Economic Incidence of Payroll Taxes

Much of what has been written on Colorado Amendment 69 argues that the 10 percent tax is a payroll tax, not an income tax, and that calling the tax increase an income tax is misleading.[8] But this is a distinction without much of a difference. Whether the tax is a payroll tax or an income tax, the employee bears nearly the full economic incidence of the tax.

The legal incidence of a payroll tax differs slightly from an income tax. With an income tax, an employer does not have a direct taxA direct tax is levied on individuals and organizations and cannot be shifted to another payer. Often with a direct tax, such as the personal income tax, tax rates increase as the taxpayer’s ability to pay increases, resulting in what’s called a progressive tax. burden. The employer might withhold and remit the tax on behalf of the employee to simplify the administration of the tax, but the employer has no legal obligation to pay the tax. A payroll tax, however, is different. A payroll tax generally requires that an employee withhold and remit the tax on behalf of the employee, but the employer also is charged part of the tax itself. In the case of the ColoradoCare premium tax, the employee will pay 3.33 percent, which will be collected and remitted by the employer, and the employer will also need to pay 6.67 percent from its budget. The legal incidence resides on the employer for its 6.67 percent.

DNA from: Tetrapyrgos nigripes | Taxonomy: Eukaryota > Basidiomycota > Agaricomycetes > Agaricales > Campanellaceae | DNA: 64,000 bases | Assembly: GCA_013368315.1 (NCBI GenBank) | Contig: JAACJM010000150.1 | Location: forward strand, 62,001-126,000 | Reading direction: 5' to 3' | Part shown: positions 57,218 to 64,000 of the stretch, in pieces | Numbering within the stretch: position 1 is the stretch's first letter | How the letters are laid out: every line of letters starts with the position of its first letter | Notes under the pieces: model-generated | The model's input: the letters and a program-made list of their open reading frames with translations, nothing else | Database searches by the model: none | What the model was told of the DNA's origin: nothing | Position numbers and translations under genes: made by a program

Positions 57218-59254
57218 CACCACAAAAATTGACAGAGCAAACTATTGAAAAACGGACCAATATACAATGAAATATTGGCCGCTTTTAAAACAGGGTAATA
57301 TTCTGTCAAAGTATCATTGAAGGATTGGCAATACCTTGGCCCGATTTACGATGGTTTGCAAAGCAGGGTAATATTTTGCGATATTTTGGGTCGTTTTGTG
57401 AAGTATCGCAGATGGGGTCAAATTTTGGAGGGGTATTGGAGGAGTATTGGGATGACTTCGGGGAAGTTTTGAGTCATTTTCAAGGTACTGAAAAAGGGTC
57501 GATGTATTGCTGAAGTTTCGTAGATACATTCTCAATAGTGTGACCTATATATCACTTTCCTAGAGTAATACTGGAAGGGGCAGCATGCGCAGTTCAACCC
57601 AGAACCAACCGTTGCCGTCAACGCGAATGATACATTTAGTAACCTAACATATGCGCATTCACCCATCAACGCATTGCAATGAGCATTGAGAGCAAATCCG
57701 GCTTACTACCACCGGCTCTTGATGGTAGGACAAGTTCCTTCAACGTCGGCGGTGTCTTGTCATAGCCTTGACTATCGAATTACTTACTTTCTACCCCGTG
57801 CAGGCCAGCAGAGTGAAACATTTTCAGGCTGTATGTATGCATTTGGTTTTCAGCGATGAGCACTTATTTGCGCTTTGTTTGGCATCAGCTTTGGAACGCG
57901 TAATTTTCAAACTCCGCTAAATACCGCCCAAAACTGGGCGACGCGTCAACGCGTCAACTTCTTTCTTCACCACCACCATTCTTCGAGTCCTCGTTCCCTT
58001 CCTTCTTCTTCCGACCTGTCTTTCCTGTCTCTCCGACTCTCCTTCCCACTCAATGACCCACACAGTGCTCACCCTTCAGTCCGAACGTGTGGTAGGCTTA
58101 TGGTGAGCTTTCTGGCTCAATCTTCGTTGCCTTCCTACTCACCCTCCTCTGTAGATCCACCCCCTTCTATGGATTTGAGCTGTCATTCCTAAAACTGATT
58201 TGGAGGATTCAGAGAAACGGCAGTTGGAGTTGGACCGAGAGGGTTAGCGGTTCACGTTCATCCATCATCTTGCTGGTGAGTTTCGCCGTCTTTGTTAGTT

The economic incidence of the tax is different, as it resides with the employee. Employee compensation includes a number of elements: wages, the value of benefits, and the cost of taxes associated with employing the individual. Raising the cost of any of these inputs, including raising the payroll tax, lowers the demand for labor. Employers reveal their lower demand in several predictable ways. Employers could lower wages for employees, allowing them to maintain the same compensation costs, or they could reduce benefits, hours worked, or even their total workforce. The amount that wages or benefits are cut matches the cost of the payroll tax.